First Aid in the Woods

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Last month I had the opportunity to upgrade my outdoor first aid skills through Rocky Mountain Adventure Medicine‘s Advanced Adventure Medic Bridge course. It was a fun and informative two weekends and two evenings of instruction, scenarios and, of course, exams.

As outdoor enthusiasts we believe it important that everyone who recreates in the back-county have some form of first aid training, not just for the benefit of yourself or your group, but as a member of the larger community. It doesn’t have to be advanced training, however every additional first aider in the back-country increases the chances that an injured person will find the support they need. After all, the person needing help in the wilderness could be you.

80 hour certification for advanced medic course

Last month I had the opportunity to upgrade my outdoor first aid skills through Rocky Mountain Adventure Medicine‘s Advanced Adventure Medic Bridge course. It was a fun and informative two weekends and two evenings of instruction, scenarios and, of course, exams.

As outdoor enthusiasts we believe it important that everyone who recreates in the backcounty have some form of first aid training, not just for the benefit of yourself or your group, but as a member of the larger community. It doesn’t have to be advanced training, however every additional first aider in the back-country increases the chances that an injured person will find the support they need. After all, the person needing help in the wilderness could be you.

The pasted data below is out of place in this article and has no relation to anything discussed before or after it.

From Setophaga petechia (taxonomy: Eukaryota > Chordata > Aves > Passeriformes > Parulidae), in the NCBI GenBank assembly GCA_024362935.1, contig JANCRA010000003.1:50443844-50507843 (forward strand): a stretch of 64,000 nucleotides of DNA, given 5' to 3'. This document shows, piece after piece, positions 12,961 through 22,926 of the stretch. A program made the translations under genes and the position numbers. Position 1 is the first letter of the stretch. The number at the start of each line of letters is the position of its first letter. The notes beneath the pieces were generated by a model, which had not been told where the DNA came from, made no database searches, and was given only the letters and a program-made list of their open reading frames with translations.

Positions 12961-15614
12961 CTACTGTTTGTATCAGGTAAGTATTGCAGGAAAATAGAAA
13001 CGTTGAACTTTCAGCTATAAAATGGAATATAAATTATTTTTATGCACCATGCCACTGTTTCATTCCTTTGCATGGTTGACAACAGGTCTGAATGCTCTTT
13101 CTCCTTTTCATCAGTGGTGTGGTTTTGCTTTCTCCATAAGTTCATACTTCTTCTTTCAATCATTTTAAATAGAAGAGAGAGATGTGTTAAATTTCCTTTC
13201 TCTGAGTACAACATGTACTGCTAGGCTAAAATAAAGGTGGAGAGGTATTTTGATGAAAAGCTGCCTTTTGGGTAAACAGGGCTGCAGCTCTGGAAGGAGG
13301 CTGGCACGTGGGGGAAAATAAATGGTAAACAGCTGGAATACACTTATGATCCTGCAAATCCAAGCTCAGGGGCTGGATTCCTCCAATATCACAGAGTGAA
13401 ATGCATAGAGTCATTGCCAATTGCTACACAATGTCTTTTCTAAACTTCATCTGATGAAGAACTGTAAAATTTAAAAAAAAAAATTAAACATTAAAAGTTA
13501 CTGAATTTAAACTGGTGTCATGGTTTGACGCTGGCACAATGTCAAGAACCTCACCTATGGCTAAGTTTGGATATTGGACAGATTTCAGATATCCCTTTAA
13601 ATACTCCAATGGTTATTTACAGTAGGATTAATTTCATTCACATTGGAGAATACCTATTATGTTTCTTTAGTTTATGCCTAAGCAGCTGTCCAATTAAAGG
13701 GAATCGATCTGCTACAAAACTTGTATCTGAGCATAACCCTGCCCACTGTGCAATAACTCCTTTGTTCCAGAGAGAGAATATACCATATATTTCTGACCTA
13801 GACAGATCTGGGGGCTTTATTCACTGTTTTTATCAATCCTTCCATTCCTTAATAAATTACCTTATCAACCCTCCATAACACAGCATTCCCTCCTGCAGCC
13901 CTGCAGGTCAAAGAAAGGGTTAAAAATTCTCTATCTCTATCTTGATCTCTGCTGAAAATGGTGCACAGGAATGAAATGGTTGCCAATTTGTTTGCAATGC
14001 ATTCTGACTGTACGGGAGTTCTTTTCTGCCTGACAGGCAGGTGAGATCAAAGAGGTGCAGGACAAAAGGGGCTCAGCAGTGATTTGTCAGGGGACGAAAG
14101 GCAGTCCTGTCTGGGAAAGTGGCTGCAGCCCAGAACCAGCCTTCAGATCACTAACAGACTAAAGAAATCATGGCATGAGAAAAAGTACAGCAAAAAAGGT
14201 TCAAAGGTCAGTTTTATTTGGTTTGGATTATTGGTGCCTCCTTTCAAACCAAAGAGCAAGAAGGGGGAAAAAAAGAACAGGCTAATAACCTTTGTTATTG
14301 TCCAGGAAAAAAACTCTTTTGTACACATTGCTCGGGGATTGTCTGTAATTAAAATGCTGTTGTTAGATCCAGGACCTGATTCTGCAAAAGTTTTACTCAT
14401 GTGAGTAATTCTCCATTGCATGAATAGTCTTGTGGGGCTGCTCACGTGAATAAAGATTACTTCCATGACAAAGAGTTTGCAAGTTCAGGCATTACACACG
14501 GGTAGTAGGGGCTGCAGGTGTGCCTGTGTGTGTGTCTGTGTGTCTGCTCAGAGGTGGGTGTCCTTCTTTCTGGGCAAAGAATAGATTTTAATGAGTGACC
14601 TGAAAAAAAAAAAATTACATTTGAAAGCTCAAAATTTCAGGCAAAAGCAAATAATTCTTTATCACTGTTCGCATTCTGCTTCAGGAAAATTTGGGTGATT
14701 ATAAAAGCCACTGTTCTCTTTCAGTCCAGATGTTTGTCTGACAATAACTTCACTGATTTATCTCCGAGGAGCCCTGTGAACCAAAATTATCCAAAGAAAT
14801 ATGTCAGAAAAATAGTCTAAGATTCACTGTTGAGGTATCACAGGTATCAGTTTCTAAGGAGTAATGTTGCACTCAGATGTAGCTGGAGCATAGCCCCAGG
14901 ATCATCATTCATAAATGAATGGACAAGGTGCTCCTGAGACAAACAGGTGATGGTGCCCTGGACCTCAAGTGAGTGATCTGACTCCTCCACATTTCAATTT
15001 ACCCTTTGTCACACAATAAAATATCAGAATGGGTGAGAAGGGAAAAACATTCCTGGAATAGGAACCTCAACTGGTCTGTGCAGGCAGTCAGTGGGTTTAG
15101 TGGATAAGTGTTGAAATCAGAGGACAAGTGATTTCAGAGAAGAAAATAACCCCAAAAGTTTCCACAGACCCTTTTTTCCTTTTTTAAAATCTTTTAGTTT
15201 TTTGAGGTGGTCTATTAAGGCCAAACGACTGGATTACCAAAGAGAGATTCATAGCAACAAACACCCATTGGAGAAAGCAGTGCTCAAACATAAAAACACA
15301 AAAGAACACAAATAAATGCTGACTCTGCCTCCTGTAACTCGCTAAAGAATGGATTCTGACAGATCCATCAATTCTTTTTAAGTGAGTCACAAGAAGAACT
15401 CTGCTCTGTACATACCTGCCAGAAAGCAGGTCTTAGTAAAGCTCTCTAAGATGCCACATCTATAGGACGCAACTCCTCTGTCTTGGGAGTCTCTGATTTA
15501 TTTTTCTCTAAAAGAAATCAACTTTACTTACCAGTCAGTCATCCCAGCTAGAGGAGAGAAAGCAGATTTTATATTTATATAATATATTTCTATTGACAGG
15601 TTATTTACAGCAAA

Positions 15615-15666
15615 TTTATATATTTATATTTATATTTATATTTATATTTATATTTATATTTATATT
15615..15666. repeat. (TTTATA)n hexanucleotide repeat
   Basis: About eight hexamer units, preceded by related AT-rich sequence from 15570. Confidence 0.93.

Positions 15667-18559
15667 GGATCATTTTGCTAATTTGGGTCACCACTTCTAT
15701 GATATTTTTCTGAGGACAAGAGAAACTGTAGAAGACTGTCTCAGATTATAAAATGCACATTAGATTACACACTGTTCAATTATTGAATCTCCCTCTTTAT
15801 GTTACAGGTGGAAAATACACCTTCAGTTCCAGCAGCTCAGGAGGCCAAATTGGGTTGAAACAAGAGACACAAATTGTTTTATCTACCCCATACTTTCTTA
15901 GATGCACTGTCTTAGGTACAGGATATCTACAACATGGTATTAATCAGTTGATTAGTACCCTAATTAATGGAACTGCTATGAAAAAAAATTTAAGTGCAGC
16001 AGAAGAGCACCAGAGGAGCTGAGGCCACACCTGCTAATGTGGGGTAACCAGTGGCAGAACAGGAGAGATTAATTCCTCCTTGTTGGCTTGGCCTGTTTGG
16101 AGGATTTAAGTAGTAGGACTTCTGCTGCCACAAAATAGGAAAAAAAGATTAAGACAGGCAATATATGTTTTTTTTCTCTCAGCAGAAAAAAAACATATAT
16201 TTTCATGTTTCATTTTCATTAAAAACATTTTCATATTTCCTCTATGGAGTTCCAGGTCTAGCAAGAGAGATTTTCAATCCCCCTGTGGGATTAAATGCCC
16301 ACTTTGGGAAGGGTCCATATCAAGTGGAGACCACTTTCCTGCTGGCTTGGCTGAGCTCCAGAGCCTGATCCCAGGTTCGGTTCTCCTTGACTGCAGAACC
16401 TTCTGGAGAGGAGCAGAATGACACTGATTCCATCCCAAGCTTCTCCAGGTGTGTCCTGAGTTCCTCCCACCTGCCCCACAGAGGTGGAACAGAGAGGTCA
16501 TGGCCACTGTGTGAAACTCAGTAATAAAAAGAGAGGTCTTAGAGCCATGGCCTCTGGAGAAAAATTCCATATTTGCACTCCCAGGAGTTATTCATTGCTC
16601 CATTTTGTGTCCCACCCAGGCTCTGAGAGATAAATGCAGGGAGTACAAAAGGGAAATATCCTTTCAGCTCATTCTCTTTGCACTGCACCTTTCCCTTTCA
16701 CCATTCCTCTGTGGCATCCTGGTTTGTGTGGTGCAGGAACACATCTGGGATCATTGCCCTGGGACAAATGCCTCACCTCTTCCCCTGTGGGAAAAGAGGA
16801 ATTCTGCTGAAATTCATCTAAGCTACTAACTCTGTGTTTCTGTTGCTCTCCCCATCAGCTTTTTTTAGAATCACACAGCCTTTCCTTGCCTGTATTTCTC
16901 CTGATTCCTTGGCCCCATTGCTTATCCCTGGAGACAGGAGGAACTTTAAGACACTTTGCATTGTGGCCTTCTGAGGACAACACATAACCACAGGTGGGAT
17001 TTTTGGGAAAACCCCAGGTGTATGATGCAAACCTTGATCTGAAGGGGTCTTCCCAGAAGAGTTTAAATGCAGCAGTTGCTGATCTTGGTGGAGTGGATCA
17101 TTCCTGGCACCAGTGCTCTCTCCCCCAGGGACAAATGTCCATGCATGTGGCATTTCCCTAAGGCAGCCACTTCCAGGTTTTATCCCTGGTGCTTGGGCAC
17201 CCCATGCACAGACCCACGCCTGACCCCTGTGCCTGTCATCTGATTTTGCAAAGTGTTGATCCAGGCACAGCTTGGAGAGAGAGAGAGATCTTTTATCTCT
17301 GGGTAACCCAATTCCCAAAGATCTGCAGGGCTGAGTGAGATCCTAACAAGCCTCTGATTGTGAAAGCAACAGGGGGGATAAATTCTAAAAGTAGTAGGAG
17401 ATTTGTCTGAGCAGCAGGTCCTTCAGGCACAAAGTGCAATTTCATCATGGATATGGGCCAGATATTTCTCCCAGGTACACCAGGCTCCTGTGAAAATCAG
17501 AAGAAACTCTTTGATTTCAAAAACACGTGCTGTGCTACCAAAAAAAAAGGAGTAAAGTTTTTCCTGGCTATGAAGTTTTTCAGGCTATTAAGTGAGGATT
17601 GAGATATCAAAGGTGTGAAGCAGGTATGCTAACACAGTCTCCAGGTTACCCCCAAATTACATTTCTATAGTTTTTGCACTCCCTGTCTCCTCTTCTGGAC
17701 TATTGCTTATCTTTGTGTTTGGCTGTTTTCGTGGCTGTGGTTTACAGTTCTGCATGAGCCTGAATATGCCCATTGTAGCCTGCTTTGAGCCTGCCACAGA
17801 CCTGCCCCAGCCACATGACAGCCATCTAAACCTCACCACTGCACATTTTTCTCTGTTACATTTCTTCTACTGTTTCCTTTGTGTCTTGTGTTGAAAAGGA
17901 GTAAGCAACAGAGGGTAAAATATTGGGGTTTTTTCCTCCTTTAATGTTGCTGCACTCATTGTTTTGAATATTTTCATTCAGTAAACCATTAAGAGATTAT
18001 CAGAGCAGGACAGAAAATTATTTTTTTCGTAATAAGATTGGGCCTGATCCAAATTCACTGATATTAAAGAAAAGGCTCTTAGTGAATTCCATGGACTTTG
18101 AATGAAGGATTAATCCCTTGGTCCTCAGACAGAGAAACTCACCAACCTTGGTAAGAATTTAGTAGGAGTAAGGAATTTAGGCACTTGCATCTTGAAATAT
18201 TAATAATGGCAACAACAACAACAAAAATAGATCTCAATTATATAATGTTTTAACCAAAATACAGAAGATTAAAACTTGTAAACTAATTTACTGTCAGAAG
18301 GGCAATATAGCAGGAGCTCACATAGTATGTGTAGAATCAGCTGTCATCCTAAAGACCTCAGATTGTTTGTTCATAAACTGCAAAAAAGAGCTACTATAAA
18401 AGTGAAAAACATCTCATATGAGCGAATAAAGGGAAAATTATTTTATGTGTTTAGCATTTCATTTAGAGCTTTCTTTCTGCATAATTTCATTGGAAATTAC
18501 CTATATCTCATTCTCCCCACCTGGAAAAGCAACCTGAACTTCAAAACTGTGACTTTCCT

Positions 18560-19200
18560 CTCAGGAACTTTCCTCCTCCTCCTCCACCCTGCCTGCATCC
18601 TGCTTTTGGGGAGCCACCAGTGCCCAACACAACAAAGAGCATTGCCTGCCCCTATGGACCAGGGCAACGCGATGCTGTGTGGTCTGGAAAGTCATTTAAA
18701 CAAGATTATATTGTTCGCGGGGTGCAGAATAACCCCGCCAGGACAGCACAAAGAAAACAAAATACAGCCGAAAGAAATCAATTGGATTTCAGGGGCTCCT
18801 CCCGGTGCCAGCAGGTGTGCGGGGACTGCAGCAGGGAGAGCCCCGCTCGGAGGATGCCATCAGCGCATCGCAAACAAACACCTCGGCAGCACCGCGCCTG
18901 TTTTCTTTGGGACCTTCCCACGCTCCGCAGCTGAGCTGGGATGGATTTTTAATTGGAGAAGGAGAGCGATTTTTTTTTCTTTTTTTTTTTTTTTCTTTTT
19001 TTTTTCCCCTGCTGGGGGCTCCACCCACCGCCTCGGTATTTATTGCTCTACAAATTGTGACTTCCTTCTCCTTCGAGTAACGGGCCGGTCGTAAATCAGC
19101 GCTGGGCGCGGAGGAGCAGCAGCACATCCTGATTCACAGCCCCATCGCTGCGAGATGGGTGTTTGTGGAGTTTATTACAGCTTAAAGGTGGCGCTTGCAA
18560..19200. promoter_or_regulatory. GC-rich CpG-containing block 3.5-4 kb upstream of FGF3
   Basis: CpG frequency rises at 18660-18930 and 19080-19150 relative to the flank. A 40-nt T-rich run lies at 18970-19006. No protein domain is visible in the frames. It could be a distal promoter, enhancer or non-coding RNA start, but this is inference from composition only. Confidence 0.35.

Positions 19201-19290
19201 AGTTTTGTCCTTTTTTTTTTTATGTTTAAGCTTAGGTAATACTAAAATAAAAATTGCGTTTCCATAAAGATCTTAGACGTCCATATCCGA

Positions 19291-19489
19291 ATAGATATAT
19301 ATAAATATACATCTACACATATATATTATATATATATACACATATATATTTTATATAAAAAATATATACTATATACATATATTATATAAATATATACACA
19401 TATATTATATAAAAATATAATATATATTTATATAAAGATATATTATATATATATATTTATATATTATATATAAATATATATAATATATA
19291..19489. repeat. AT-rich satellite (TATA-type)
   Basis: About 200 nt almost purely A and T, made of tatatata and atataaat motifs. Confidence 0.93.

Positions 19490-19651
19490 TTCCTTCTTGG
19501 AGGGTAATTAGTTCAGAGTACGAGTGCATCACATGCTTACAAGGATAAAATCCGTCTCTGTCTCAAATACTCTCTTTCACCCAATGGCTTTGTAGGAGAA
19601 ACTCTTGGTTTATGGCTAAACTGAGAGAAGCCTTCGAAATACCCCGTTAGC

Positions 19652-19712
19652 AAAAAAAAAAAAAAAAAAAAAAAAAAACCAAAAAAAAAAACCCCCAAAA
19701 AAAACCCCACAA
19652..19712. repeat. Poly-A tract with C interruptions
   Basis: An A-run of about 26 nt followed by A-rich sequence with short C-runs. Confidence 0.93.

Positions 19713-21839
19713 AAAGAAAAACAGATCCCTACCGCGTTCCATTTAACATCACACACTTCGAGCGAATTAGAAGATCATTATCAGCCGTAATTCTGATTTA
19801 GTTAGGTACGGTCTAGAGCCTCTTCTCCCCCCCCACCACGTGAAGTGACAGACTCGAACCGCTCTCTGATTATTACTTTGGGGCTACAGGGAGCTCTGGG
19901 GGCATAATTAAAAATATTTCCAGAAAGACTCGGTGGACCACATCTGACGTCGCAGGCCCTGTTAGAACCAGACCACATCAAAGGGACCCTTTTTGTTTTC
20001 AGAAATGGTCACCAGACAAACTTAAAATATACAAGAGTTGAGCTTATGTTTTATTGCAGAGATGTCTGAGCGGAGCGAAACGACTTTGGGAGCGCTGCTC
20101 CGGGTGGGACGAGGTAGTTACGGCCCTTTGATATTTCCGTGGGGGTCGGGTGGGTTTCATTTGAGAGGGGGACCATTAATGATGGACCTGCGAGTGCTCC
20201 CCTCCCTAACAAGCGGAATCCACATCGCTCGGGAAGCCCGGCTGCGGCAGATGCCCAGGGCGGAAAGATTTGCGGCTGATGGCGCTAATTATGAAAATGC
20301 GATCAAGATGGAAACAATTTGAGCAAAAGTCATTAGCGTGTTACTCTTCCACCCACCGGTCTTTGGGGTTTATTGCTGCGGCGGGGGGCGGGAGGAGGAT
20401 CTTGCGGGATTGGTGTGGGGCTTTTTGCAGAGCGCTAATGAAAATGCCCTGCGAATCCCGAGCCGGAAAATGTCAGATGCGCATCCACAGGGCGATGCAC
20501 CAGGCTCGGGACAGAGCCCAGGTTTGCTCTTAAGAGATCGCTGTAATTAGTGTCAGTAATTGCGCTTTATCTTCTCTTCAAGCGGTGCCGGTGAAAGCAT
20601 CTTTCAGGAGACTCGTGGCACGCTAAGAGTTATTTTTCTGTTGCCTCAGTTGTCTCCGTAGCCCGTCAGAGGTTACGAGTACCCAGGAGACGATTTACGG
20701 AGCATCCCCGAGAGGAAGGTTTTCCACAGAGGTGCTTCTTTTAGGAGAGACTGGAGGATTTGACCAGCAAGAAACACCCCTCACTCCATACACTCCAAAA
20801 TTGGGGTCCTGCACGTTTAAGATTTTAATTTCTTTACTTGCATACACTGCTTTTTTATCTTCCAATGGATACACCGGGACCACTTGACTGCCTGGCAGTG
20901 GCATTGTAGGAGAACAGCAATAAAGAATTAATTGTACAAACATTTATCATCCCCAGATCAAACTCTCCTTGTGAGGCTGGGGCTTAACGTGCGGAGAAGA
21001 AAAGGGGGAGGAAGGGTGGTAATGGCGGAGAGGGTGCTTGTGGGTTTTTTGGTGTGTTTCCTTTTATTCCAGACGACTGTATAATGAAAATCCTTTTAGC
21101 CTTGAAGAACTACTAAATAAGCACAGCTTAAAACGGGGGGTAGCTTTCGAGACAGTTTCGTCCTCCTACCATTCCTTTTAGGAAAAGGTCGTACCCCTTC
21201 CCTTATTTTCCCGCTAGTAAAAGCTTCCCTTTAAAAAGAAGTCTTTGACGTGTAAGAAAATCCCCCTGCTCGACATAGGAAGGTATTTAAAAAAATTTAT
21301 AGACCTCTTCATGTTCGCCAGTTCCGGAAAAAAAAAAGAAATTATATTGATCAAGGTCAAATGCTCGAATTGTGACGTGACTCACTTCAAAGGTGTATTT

A simple google search comes up with a wide variety of first aid course options and it’s important to find one that meet your needs.

In most jurisdictions, first aid training is defined by the Province or State based on standards set at the Federal or International level. In most cases it will be through your department of occupational health and safety or its equivalent (for us it’s Alberta Occupational Health and Safety). These regulations often focus on the workplace and describe the requirements for first aid training and supplies based on the size of a business, it’s distance from emergency response, and the nature of work conducted (e.g. an industrial site will have different requirements than a typical office). In Alberta there are 3 formal levels of first aid training  (OHS Code Part 11 Section 177)

  • Emergency First Aid
  • Standard First Aid
  • Advanced First Aid

These levels define the core knowledge that anyone taking a course should be expected to know, and what is recognized by the government for use in the workplace (topics like CPR, how to use an defibrillator, etc). However there will likely be a whole range of supplemental information provided depending on the nature of the course. With this in mind, there are a few things to bear in mind when making your decision:

SCOPE OF PRACTICE

Mountain view towards lake louise

Most first aid course are developed around a scope of practice based on where those skills are likely to be used. A babysitting first aid course will focus more on accidents that could happen to young children in the home (e.g. a toddler scalded by hot water). A workplace first aid course may cover industrial accidents (e.g. exposure to dangerous chemicals). In outdoor first aid there will be more material concerning environmental emergencies (such as hypothermia) and how to manage situations where help may be hours or days away. In the outdoor first-aid courses I’ve taken, at least a quarter of the time was spent outside, using gear we’re likely to be carrying with us (such as hiking poles, sil-tarps, sleeping pads etc.). This helps us develop the skills we’ll need in the backcountry.